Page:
Before airplanes and cars became standard transportation, Americans rode the rails in steel locomotives and ate gourmet meals in dining cars stocked with fine china. Now the best place to find serving platters, switch keys, lamps and other remnants of bygone train travel are at memorabilia shows.
A steady stream of railroad aficionados perused tables brimming with such items inside a ballroom at downtown Baltimore's Wyndham Hotel yesterday for the B&O; 175th Anniversary Railroadiana Show. More than 60 dealers showed specialties, many of them pushing B&O;, Chesapeake & Ohio and Western Maryland goods. Buyers came to beef up their collections.
"I love trains," said Robin R. Shavers, decked out in a blue B&O; T-shirt, a Chessie system cap and jeans with a locomotive belt buckle. "Ever since I was 3 or 4 years old and my aunt bought me a train set, I've been hooked. I love everything about them -- their size, the noise, the history and its sheer power."
Shavers, 49, said he'll drive up to 300 miles from his home in Alexandria, Va., to check out train memorabilia. He carries around a black briefcase -- what he calls his shopping bag -- covered in railway stickers. Pieces of the industry's past -- what insiders call railroadiana -- range from timetables, used tickets and stock certificates to locks, badges and uniforms.
Yesterday's event, which coincided with a national convention of railroad enthusiasts, was much smaller than once planned. The collapse of the B&O; Railroad Museum's roundhouse roof in February forced cancellation of its Fair of the Iron Horse, which was envisioned as the largest railroad pageant and exhibit ever in the United States. The museum expected hundreds of thousands to attend the B&O;'s 175th birthday.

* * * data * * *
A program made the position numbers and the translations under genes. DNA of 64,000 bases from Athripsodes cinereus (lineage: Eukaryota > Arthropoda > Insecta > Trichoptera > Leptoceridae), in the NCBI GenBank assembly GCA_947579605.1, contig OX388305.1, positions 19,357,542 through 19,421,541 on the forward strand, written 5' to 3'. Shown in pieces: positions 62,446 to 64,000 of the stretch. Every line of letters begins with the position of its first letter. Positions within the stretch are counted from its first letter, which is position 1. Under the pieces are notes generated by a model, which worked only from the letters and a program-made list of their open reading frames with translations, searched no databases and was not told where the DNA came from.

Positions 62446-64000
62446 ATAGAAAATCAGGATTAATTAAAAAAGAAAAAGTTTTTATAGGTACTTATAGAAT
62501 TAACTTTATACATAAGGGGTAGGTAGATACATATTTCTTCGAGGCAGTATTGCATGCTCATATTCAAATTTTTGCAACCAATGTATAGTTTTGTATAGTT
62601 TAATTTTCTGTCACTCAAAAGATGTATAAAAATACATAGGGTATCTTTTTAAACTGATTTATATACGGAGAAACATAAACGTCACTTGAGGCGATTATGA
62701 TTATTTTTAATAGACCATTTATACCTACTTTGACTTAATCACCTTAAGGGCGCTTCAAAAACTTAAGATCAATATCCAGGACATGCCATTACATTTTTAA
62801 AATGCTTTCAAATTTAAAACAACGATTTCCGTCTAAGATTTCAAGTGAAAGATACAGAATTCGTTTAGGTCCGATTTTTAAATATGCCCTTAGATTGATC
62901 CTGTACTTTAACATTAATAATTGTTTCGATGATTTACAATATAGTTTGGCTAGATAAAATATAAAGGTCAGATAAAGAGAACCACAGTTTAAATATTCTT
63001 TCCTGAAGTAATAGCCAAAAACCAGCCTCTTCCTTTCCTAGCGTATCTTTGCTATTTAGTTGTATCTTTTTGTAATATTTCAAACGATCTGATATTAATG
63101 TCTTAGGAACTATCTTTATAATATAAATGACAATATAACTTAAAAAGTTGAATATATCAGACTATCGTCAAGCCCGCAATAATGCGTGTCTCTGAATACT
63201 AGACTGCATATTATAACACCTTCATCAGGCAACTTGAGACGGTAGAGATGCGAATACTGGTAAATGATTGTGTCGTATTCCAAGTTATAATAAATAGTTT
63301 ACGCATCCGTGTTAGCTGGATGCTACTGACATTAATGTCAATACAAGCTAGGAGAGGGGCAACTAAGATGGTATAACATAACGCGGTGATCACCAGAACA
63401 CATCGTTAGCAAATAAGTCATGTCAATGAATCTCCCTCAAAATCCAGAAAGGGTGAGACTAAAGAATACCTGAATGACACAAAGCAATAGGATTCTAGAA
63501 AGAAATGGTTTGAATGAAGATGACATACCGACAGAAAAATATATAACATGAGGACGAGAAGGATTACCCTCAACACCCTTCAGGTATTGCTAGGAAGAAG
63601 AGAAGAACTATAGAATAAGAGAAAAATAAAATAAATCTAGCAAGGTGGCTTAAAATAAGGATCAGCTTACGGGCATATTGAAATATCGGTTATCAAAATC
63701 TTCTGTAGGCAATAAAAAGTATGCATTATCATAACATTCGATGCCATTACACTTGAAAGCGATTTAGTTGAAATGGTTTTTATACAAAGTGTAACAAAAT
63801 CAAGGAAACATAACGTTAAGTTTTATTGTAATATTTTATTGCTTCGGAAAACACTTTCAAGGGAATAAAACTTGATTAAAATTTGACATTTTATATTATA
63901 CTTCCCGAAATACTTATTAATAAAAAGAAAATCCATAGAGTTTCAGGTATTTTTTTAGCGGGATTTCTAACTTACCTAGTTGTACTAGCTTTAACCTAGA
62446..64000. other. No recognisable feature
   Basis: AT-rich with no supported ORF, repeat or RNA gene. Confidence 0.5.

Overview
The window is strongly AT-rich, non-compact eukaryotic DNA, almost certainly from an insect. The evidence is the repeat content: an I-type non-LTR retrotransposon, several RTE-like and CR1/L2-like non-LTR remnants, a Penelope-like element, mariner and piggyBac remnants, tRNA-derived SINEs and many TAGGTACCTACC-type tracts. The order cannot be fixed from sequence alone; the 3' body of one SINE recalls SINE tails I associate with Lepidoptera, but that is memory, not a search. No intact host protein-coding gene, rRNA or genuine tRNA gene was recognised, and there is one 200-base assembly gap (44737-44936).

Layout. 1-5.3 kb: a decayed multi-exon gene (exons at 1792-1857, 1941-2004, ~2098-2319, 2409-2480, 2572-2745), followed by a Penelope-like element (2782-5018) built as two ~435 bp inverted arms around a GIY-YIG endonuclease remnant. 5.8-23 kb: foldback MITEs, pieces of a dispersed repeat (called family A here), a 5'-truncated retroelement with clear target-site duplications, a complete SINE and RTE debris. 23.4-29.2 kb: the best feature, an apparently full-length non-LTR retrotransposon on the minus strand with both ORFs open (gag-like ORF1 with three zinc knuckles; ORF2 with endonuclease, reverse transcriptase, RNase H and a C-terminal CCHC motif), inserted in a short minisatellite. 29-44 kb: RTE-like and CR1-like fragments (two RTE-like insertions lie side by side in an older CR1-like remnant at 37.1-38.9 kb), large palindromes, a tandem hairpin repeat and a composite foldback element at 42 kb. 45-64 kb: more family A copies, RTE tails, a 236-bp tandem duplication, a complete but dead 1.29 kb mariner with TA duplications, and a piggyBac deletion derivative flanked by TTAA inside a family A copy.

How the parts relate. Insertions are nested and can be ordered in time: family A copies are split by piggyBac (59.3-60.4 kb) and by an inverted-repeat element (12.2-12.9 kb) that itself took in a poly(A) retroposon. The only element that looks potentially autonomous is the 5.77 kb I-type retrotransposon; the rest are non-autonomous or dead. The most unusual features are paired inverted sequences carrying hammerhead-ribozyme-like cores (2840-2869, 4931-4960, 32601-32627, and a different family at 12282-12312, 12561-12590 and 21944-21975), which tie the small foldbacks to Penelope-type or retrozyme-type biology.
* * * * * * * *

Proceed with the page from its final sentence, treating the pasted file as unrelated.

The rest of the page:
"The B&O; holds a lot of interest. It was a high-quality operation," said Jim Hutzler, whose family came to Baltimore about the same time the B&O; started running trains -- the 1820s. Later, his great-great-grandfather would start the department store that bore the family name for 132 years.
Hutzler said his grandfather introduced him to trains, which piqued his interest in collecting train-related books and brochures showing off art deco designs and whimsical vignettes. "The B&O; Railroad was the first real common carrier railroad of the U.S., and a leader in technical and service-related details," he said. "It was a different era of luxury and comfort."
Jay Hancock, 55, drove from Ocean City to see if he could add to his collection of oval dining platters. Though he walked away empty-handed, he still enjoyed the sights. "Something about railroads, trains and me have always clicked," he said. "Some people outgrow it when they're 8 or 10. I didn't."
Hancock doesn't aim to pick the best plates, but instead hopes to amass a wide variety of pieces. "Dining cars are not what they were in the golden age of railroads," Hancock said. "But china are good connections to years back when dining cars where the pride of railroads."
While other dealers sell pieces of the past, Gene Collora, 62, pushes moments caught in time: a boy waiting for a train on a platform with his father, a Navy subchaser in New York harbor alongside a barge carrying rail cars. Collora sells 11-by-14-inch black and white pictures that span more than 50 years of railway action.
The professional photographer, who spent 38 years working for the Long Island Rail Road, started going to the rail yards with his grandfather as a boy in the Bronx. "I was fascinated with the electric engine and its sparks flying all over the place," Collora said.
"That's how people start chasing trains," said his wife, Sandy Collora.